Kayla.01123

Kayla.01123

Specializes in Former Traveler- Tele/ now Educator. 4 Posts

@HappyCCRN1 YES- not only does it drive me crazy, are nurses who do this contributing to the development of those resistant organisms?? There's enough fluid in those IVs to be considered a substantial amount missed, especially if the patient is getting multiple doses a day for multiple days. As a former traveler- I saw this in every one of the 15 facilities I worked in... One facility even stopped stocking smaller IV bags and secondary tubing with the expectation that nurses were going in and flushing the IV line to be sure the patient got the whole dose. Ya sure...

MyAimIsTrue

MyAimIsTrue, BSN

201 Posts

What if there are no fluids ordered? Is it okay to hang a bag of NS as primary? What if they are on fluid restriction?

Kayla.01123

Kayla.01123

Specializes in Former Traveler- Tele/ now Educator. 4 Posts

@MyAimIsTrue The order is for IVPB, so I feel like that means hanging it on a primary is technically not going by what the order says. Hanging a primary is solely for the purpose of ensuring the line is fully flushed to ensure the entire dose of medication is given. So the patient should not be getting any more than maybe 10 mL of fluid outside of the antibiotic- based on just setting the pump to infuse an extra 30-45 mL to help flush the tube. And if the patient is on a fluid restriction, maybe PO medications would be better.

MunoRN, RN

Specializes in Critical Care. Has 10 years experience. 8,058 Posts

16 minutes ago, Kayla.01123 said:

@MyAimIsTrue The order is for IVPB, so I feel like that means hanging it on a primary is technically not going by what the order says. Hanging a primary is solely for the purpose of ensuring the line is fully flushed to ensure the entire dose of medication is given. So the patient should not be getting any more than maybe 10 mL of fluid outside of the antibiotic- based on just setting the pump to infuse an extra 30-45 mL to help flush the tube. And if the patient is on a fluid restriction, maybe PO medications would be better.

IVPB, or IV piggyback, is specifying that it be infused by a secondary set-up, which by definition requires a primary set-up to function.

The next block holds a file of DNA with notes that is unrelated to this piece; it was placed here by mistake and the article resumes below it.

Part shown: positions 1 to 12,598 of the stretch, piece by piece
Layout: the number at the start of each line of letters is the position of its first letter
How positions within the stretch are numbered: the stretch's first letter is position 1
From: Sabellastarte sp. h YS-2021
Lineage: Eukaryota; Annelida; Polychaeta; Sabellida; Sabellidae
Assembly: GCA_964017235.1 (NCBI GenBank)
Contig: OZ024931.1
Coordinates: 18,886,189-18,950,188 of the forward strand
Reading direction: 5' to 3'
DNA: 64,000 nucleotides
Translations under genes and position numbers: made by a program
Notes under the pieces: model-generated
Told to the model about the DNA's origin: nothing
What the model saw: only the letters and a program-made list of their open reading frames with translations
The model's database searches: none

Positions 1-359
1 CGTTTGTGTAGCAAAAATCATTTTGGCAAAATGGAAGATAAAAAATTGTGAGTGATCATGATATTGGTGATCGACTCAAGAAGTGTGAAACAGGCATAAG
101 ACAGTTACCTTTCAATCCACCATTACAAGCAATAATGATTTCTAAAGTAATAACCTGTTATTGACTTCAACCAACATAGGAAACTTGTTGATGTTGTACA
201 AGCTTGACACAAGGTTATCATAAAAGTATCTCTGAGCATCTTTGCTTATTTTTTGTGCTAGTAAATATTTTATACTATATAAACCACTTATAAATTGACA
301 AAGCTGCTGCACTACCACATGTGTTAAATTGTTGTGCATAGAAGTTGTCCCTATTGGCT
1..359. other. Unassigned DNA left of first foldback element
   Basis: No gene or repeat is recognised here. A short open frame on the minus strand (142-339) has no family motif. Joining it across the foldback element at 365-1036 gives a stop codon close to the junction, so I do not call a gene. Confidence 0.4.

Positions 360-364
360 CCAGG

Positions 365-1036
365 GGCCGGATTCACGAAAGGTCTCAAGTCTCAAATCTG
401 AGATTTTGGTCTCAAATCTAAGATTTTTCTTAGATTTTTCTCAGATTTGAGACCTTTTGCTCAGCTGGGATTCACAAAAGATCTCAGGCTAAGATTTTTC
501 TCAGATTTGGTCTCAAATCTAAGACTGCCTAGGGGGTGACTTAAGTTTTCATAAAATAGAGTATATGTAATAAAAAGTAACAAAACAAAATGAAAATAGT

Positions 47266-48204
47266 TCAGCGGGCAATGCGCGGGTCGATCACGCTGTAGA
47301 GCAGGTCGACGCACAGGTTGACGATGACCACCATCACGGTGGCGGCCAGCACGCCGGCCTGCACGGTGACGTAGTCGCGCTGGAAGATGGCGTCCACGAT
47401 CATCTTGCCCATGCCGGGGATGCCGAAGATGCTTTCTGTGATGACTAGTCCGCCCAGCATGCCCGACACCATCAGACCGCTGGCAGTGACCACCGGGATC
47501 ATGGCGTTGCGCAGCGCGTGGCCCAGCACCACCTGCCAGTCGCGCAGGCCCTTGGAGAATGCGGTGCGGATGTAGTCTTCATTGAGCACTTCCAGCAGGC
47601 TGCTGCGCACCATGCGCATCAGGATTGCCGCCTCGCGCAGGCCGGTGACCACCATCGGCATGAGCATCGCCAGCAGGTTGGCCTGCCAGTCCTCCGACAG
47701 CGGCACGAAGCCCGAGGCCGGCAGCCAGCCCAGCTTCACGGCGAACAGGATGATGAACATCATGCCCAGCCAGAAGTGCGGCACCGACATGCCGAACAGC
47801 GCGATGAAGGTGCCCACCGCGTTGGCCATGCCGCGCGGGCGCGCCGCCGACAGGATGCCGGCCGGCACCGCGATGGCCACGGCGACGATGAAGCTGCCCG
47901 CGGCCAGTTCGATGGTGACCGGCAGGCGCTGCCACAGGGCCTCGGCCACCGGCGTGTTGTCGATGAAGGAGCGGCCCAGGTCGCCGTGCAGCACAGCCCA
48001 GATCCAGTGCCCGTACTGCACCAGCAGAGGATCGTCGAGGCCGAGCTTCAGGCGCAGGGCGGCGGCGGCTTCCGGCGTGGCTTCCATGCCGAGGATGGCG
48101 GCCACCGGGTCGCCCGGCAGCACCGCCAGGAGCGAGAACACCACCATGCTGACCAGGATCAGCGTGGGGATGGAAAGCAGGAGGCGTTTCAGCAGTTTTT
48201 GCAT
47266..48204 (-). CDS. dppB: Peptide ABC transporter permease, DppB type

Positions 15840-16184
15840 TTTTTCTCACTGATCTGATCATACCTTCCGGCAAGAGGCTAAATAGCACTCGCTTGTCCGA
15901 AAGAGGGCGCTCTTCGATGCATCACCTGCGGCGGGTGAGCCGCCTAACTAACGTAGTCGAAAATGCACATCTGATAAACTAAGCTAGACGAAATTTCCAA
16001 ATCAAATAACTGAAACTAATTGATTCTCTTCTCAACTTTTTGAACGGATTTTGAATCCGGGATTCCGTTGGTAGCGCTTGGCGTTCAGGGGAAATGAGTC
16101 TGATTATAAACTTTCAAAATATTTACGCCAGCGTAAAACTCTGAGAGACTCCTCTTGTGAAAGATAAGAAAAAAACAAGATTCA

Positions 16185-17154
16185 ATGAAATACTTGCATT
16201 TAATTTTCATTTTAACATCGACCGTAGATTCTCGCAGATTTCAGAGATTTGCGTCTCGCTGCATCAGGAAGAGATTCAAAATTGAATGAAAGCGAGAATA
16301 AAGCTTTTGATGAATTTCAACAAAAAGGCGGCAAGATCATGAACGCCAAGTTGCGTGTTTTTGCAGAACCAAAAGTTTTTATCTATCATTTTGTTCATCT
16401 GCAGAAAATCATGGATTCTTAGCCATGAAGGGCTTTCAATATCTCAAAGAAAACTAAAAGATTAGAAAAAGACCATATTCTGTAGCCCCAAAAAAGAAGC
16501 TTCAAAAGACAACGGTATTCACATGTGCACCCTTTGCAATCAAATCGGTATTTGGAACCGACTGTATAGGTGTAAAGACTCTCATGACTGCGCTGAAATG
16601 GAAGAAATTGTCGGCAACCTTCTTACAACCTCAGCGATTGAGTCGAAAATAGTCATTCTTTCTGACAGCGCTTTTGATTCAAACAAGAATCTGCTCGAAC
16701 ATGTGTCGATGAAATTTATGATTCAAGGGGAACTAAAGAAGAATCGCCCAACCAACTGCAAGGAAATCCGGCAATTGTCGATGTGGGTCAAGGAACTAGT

MunoRN, RN

Specializes in Critical Care. Has 10 years experience. 8,058 Posts

3 hours ago, MyAimIsTrue said:

What if there are no fluids ordered? Is it okay to hang a bag of NS as primary? What if they are on fluid restriction?

The role of the prescribing provider is to specify the medication, the dose, the route, and the frequency.  The order for the medication includes the practices necessary to administer the medication.  For instance, an order for IV morphine doesn't include an order to flush the medication through the IV, nor does it need to.  The same goes for the equipment, devices, and fluids needed to appropriately administer the ordered medication.  Taking into account the amount of fluid that the medication will be reconstituted in, and the amount required to infuse the full dose is part of what's expected of the ordering physician, if they aren't aware of the total volume of fluid required then some education is indicated.

Jennifer,RN

Jennifer,RN

Has 3 years experience. 9 Posts

I personally use a primary and secondary set up for these situations. I like this set up because the primary can then flush whatever medication is left in the tubing after the secondary is complete. There are certain situations where medications must be primary. For instance; a cardiac drip, Insulin, or some other critical drip. With these, I don't run them dry. I'll wait until the bag is empty, but that there is still medication in the chamber. It's a PAIN to deal with air in the line and like other people stated, you will just waste more of the medication.